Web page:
POP IDEA OF THE WEEK

Such a Coldplay

Page 1 of 1

It is in the nature of popular culture to reduce societies to easily identifiable sets of clichés

There is a certain section in India which insists on its cultural primacy. Members of this affluent and vocal slice of society do what other affluent folks do—they watch and listen to international artists like Coldplay, vacation in foreign countries, and hang out in trendy bars and swish malls. The cultural engine of India, Bollywood, which once depicted stories of the underdog and the romance between a poor boy and a rich girl, has long abandoned those tropes to pander almost exclusively pander to this audience. Every story is now urbane, about the existential crisis of poor rich boys and girls, and about discovering oneself on road and yacht trips in international locations.

Last year, this crowd were agog with the presence of Chris Martin, the lead singer of the British band Coldplay, in India. Not only did he meet top leaders like the Prime Minister of India and Chief Minister of Delhi, Martin also performed, without fanfare or announcement, an impromptu gig at a bar in New Delhi. But now the same people so enamoured of the band are crying themselves hoarse. They say that Martin and pop singer Beyoncé have stereotyped and culturally appropriated an idea of India far removed from reality.

One can’t deny the predictable clichés that abound Coldplay’s latest song Hymn for the Weekend. In the video, save the elephant and the snake-charmer, every tired cliché makes its presence—levitating sadhus, dancing peacocks, fire-eating acrobats, black and yellow taxis with garish interiors, rundown theatres and crumbling buildings. At the start of the video, Martin is featured like any other awe-struck tourist. By the end, he is literally soaked in its colours.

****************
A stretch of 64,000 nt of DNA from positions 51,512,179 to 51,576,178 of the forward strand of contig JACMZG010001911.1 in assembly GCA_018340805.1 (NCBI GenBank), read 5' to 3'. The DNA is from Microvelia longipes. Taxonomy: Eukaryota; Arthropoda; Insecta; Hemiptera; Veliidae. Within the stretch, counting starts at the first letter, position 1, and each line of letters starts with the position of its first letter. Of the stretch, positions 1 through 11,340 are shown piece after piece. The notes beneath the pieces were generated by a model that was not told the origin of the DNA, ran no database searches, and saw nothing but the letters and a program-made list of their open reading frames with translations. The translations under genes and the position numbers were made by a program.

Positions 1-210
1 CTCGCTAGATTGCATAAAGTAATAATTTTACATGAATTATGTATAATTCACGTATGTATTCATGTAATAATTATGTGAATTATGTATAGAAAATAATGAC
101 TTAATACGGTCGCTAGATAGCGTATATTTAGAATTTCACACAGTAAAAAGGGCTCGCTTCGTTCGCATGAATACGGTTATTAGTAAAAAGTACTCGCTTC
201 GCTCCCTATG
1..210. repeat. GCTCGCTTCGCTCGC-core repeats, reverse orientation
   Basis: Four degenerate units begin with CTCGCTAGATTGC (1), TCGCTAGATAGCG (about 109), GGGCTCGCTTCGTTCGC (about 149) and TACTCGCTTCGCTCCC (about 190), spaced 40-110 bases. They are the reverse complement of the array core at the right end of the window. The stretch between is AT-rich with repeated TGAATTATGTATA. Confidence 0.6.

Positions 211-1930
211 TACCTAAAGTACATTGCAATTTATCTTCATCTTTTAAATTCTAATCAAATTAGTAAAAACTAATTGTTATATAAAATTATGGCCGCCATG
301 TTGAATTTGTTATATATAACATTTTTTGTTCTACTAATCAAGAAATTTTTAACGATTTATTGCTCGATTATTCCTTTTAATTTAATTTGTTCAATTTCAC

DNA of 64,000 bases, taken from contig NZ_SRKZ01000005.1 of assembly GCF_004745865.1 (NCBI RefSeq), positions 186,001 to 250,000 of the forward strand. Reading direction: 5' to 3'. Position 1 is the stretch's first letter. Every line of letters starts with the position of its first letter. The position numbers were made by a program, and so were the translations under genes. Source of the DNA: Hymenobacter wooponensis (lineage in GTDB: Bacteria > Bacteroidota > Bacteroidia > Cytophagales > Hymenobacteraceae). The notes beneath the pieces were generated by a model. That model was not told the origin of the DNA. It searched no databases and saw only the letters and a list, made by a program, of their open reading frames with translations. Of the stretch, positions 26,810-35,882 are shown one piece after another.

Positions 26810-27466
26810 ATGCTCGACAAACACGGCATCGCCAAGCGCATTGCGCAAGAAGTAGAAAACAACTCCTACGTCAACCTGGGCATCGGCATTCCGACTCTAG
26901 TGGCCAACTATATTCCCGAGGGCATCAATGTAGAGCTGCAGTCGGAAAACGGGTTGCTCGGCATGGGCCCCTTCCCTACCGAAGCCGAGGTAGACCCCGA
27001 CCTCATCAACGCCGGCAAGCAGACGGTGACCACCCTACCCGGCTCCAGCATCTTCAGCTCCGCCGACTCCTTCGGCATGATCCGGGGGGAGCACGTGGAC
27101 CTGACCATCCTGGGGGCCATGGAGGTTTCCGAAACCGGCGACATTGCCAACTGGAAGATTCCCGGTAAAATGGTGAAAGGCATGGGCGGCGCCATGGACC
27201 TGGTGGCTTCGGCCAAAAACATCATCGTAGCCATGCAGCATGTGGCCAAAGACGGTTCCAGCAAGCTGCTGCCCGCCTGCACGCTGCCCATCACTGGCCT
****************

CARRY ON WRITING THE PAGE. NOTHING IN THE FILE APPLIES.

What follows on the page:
While the video is unoriginal and perhaps boring too, the protest about cultural appropriation is bewildering. The song is four-minute-long piece of pop culture. And it is the nature of pop culture to reduce societies and complex ideas into small easily identifiable sets of clichés. India is now a fairly important country and it will increasingly find itself on the world’s pop culture map, reduced to clichés just like this. Coldplay’s song is more a Western tourist’s wide-eyed view upon encountering the country than an exercise in deliberate humiliation.

There was a somewhat similar argument, around the depiction of poverty, when the film Slumdog Millionaire was released. According to that argument, the film was too transfixed by the grimness of India, and failed to represent urban life and offer a more complete picture. There have been similar popular international films about slum life in other countries too, like Amores Perros set in Mexico, and City of God and Elite Squad in Brazil. But you rarely heard of any protest there.

With this newly-minted section in an increasingly assertive country, it appears, if you do not incorporate them in your idea of India, it is apparently not India enough.

Our own culture industries are rife with stereotypes, often extending itself to racism, but you would be hard-pressed to hear a squeak about it. White women figure as oversexed dancers in Bollywood films. The film Fashion showed Priyanka Chopra hitting rock-bottom when she realises she had slept with a Black man. People from the Northeast will find little or no space in Bollywood films, but casting a north Indian actor (Chopra) to play a Manipuri boxer is perfectly reasonable. What about those cute little Tibetan Buddhist prayer flags that we see strung up in Indian homes and cars, with little understanding of their usage? Wouldn’t that fit in under the argument of cultural appropriation?

India is too large and unwieldy a country with too many narratives in simultaneous co-existence. Nobody perhaps will be able to incorporate them all. Certainly not a four-minute long music video.